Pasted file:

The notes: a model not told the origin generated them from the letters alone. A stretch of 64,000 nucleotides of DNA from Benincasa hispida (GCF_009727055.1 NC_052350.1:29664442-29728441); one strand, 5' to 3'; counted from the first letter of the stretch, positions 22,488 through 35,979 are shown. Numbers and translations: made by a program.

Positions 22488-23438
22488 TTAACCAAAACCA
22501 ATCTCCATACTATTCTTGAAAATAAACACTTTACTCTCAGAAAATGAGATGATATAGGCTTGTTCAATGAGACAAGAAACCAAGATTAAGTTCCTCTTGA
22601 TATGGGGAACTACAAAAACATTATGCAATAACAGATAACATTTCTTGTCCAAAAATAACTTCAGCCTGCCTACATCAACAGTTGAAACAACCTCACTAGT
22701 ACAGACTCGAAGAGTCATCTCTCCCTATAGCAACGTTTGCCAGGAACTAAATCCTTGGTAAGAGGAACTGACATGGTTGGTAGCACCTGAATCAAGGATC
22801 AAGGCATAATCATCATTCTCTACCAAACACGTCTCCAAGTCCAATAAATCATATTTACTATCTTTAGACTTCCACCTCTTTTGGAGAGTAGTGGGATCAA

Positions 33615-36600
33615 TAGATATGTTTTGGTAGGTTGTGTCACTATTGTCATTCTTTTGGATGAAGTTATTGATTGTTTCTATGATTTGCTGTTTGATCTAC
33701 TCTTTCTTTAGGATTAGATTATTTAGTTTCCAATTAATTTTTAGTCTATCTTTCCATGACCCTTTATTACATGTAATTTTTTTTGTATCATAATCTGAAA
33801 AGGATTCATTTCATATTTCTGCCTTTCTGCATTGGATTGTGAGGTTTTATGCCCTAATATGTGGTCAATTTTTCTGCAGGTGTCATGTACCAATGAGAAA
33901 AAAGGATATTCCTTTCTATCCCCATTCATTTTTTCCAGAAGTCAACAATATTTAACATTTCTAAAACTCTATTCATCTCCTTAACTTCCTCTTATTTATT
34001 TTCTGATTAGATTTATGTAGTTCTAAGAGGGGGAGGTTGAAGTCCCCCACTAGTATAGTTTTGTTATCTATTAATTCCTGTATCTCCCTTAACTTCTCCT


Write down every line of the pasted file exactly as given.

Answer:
The notes: a model not told the origin generated them from the letters alone. A stretch of 64,000 nucleotides of DNA from Benincasa hispida (GCF_009727055.1 NC_052350.1:29664442-29728441); one strand, 5' to 3'; counted from the first letter of the stretch, positions 22,488 through 35,979 are shown. Numbers and translations: made by a program.

Positions 22488-23438
22488 TTAACCAAAACCA
22501 ATCTCCATACTATTCTTGAAAATAAACACTTTACTCTCAGAAAATGAGATGATATAGGCTTGTTCAATGAGACAAGAAACCAAGATTAAGTTCCTCTTGA
22601 TATGGGGAACTACAAAAACATTATGCAATAACAGATAACATTTCTTGTCCAAAAATAACTTCAGCCTGCCTACATCAACAGTTGAAACAACCTCACTAGT
22701 ACAGACTCGAAGAGTCATCTCTCCCTATAGCAACGTTTGCCAGGAACTAAATCCTTGGTAAGAGGAACTGACATGGTTGGTAGCACCTGAATCAAGGATC
22801 AAGGCATAATCATCATTCTCTACCAAACACGTCTCCAAGTCCAATAAATCATATTTACTATCTTTAGACTTCCACCTCTTTTGGAGAGTAGTGGGATCAA

Positions 33615-36600
33615 TAGATATGTTTTGGTAGGTTGTGTCACTATTGTCATTCTTTTGGATGAAGTTATTGATTGTTTCTATGATTTGCTGTTTGATCTAC
33701 TCTTTCTTTAGGATTAGATTATTTAGTTTCCAATTAATTTTTAGTCTATCTTTCCATGACCCTTTATTACATGTAATTTTTTTTGTATCATAATCTGAAA
33801 AGGATTCATTTCATATTTCTGCCTTTCTGCATTGGATTGTGAGGTTTTATGCCCTAATATGTGGTCAATTTTTCTGCAGGTGTCATGTACCAATGAGAAA
33901 AAAGGATATTCCTTTCTATCCCCATTCATTTTTTCCAGAAGTCAACAATATTTAACATTTCTAAAACTCTATTCATCTCCTTAACTTCCTCTTATTTATT
34001 TTCTGATTAGATTTATGTAGTTCTAAGAGGGGGAGGTTGAAGTCCCCCACTAGTATAGTTTTGTTATCTATTAATTCCTGTATCTCCCTTAACTTCTCCT